Customer: City of Koszalin
Products: VAG Gate Valves, VAG Hydrants, VAG House Connection Valves
In Koszalin, water is referred to as the city’s biggest treasure. And so it is not surprising that handling this precious resource has had a long tradition in the Polish city. As early as in the 18th century, people began to develop and install a professional water supply system in the city then called Köslin and belonging to Prussia.
At the end of the 19th century, the wooden water pipelines were replaced by pipes made of cast iron, and this as the birth of the city’s first modern water supply system. The renovation of household water supply systems all over Poland, which was completed by the beginning of the 20th century, was partly effected using VAG valves (formerly called Bopp & Reuther). Gate valves, standpost and underground hydrants, house connections, even entire water supply systems were exported from Mannheim, Germany to Poland and to other countries. This is also true for the hydrants installed in Koszalin. Until 2004, i.e. for over a century, they worked completely trouble-free. Now the old-age pensioners made of cast iron are exhibited in the Muzeum Wody as witnesses of the history of Koszalin and its water.
The history of the city of Koszalin is a history of the handling of water. When in the early 18th century Koszalin was given the status of a governmental and garrison town, it also had to meet the related sanitary requirements. And thus it became the first place in ommerania to supply the drinking water the city needed by way of gravitation through the pipeline system. After the devastating fire in the year 1718, which destroyed over two thirds of the city, Prussian king Friedrich Wilhelm I donated 2278 thalers for the reconstruction of the water supply system. The entire system was built to state-of-the-art technology and citizens, soldiers and horses alike were able to enjoy clean water.
After this reconstruction, no further work for handling the precious resources was to be done for 150 years. Around 1870 the city fathers startedthe construction of a modern, individual water supply system using cast-iron pipes which were to replace the old wooden pipes. The effects of this measure soon became obvious: the sanitary conditions kept improving noticeably and also the outhouses gradually disappeared. At that time, the supply system comprised 5542 meters of pipelines, 23 gate valves, 50 standpost hydrants and 119 direct house connections all of which were the first exports by VAG-Armaturen, then called Bopp & Reuther. The age of the individual household water supply had begun in Koszalin.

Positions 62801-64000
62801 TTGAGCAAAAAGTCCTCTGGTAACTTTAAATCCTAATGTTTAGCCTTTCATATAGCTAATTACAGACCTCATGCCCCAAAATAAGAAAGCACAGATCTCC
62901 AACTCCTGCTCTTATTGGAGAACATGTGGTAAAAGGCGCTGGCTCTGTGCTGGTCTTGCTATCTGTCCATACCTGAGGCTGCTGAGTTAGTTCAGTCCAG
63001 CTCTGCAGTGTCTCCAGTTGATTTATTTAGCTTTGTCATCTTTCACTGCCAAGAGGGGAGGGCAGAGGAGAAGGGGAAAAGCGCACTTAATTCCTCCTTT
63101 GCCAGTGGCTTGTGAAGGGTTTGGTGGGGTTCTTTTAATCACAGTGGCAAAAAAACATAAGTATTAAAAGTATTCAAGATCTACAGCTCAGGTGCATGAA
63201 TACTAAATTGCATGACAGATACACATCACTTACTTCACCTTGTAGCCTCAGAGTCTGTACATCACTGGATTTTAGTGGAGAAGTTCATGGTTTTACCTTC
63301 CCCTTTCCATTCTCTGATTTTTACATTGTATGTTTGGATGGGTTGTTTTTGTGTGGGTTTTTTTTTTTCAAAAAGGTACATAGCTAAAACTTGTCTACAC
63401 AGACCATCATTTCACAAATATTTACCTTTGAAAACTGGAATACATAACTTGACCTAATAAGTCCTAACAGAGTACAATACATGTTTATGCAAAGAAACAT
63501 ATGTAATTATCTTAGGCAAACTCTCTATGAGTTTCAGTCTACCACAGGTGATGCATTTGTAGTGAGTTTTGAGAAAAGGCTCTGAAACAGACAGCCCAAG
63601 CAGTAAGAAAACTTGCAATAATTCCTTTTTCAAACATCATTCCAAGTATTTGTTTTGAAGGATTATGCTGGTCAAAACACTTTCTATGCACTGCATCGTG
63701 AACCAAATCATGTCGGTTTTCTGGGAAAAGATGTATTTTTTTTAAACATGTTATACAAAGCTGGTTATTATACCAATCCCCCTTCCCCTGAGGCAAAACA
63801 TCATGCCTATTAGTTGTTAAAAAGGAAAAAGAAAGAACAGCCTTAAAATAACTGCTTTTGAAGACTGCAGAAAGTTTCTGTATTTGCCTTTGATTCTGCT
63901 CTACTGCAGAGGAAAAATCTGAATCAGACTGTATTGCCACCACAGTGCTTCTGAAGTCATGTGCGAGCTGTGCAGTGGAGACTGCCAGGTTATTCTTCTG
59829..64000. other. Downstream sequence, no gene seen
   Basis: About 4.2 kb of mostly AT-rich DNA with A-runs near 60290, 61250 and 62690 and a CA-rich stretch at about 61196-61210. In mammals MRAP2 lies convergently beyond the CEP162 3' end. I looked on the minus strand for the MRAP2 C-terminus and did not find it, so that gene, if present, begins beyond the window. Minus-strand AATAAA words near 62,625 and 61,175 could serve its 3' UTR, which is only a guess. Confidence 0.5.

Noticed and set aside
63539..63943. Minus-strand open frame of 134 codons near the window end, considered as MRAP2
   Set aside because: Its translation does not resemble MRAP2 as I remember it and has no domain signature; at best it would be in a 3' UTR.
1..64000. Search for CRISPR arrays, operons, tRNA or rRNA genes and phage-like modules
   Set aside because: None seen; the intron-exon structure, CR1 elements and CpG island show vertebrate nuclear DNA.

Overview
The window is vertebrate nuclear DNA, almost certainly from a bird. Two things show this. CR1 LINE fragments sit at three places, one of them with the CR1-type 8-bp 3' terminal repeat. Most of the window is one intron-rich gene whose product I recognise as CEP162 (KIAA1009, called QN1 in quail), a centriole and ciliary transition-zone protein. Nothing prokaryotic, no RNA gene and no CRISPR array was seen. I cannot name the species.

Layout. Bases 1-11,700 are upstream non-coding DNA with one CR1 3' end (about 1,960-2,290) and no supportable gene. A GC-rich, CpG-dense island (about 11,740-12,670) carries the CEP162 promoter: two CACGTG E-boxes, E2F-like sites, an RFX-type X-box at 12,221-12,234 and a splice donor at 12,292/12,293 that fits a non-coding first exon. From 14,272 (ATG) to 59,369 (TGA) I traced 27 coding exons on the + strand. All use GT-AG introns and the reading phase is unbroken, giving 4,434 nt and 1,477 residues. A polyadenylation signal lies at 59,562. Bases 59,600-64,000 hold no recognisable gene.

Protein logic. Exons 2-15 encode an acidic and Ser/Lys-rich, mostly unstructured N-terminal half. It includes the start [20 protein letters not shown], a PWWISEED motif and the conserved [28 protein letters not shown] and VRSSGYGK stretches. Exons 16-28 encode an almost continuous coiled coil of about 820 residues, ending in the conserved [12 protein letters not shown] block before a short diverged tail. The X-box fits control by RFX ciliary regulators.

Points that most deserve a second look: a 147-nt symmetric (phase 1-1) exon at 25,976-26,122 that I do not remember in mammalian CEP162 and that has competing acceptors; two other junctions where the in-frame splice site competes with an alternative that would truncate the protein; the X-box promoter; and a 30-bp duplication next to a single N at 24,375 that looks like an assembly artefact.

When in 1906 the city’s water and gas works were merged to become the Köslin Public Utilities, this was used as an opportunity to improve the city’s water supply and sewage water system. To implement this project, the city commissioned H. Scheven Consulting Engineers, founded in Düsseldorf in 1874, to plan and realise a modern and efficient sewage system. The partner of the company specialising in the construction of sewage and pipeline systems was, and still is, VAG-Armaturen GmbH.
The project was planning the construction of a sewage system to remove waste and storm water, as well as a biological treatment plant. VAG’s Mannheim plant supplied all the necessary valves: gate valves, house connections, surface boxes and installation equipment. It took five years to install the sewerage which reached into the suburbs and was needed to dispose of and clean the waste water of the steadily growing city. In the year 1919, the construction of the bio-mechanical treatment plant was completed and in 1924, the associated pumping station took up operation. The first joint project of Heinrich Scheven GmbH and VAG-Armaturen GmbH, which have been partners since then, proved to be a complete success for the city and its planners.
Visitors to the city’s Water Museum can take a step back in time and explore its history of water supply. The great number of exhibits and models retraces the history of the now Polish city of Koszalin in respect of water as a resource.
And so one will also find the most faithful servants of a long history there: The hydrants, gate valves and house connections made by VAG. For over a hundred years the hydrants helped to fight fires like the devastating one in 1718 and they ensured that the city did not have to go through such a nightmare again. Today, the cast-iron retirees are the witnesses of a unique city history.